Iran blames communication, missile battery alignment for shooting down Ukrainian jet

Iran blames communication, missile battery alignment for shooting down Ukrainian jet
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Iranian officials on Saturday released a report claiming that a misaligned battery system and miscommunication between soldiers and their commanders were responsible for the incident in which a Ukrainian jet was unintentionally shot down, killing the 176 people aboard.

The report, which comes more than six months after a Boeing 737 operated by Ukraine International Airlines crashed shortly after taking off from a Tehran airport, found that those manning a surface-to-air missile battery misidentified a civilian flight as a threat, The Associated Press reported

The report documented the moments leading up to the incident and how it could have been avoided, according to the AP. Among other things, the missile that targeted the civilian plane was recently relocated and not properly oriented. 

The soldiers operating the missile also could not communicate with their command center and elected to fire twice without getting approval from ranking officials, the AP noted, citing the report. 

“If each had not arisen, the aircraft would not have been targeted,” the report said, adding that the Ukrainian flight had done nothing unusual before being struck.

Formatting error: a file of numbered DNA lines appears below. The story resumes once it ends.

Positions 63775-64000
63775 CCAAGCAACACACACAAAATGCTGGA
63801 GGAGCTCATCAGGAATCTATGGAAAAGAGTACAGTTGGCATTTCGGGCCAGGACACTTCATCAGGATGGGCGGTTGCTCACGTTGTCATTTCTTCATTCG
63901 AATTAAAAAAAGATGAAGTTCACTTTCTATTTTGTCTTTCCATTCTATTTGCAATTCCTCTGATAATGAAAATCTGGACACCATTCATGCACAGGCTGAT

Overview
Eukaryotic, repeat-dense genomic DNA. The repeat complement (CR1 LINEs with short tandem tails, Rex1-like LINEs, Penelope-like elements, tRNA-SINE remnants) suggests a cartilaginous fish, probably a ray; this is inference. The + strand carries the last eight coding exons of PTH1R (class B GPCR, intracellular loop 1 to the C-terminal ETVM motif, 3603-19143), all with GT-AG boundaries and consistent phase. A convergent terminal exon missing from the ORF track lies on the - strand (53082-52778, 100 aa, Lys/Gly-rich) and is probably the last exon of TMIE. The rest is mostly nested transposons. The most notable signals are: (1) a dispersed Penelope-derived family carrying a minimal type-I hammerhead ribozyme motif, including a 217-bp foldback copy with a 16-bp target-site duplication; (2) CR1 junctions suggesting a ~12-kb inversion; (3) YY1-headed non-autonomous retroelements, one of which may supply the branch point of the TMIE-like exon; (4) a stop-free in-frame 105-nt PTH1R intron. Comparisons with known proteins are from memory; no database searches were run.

The flight was reportedly "flying at a normal altitude and trajectory" when the first missile was fired. 

Iran is believed to have used a Russian-made Tor system to shoot down the civilian aircraft. Iran received 29 Tor M1 units from Russia in 2017 in deal estimated to be worth about $700 million, the AP noted. 

The civilian aircraft was shot down amid heightened tensions between Iran and the U.S. Shortly before the incident, Iran launched ballistic missiles at two Iraqi military bases housing U.S. troops in response to the killing of Gen. Qassem Soleimani.

Iranian authorities initially asserted that they had nothing to do with the crash. However, the country's military acknowledged in a statement on Jan. 11 that "human error" contributed to the attack. 

The New York Times released footage at the time that appeared to show the moment a missile struck the passenger plan. The video displayed a mid-air explosion shortly after the plane took off. 

The victims of the crash included 11 Ukrainians and 57 Canadians. After Iran admitted fault, Canadian Prime Minister Justin TrudeauJustin Pierre James TrudeauCanadian man who killed four members of Muslim family to face terrorism charges Bennett sworn in as new Israeli prime minister, hails 'beginning of a new day' Trudeau says no deal on lifting border restrictions after talks with Biden MORE and Ukrainian President Volodymyr Zelensky demanded a comprehensive investigation

“Ukraine insists on a full admission of guilt,” Zelensky said at the time. “We expect Iran to bring those responsible to justice, return the bodies, pay compensation and issue an official apology. The investigation must be full, open & continue without delays or obstacles.”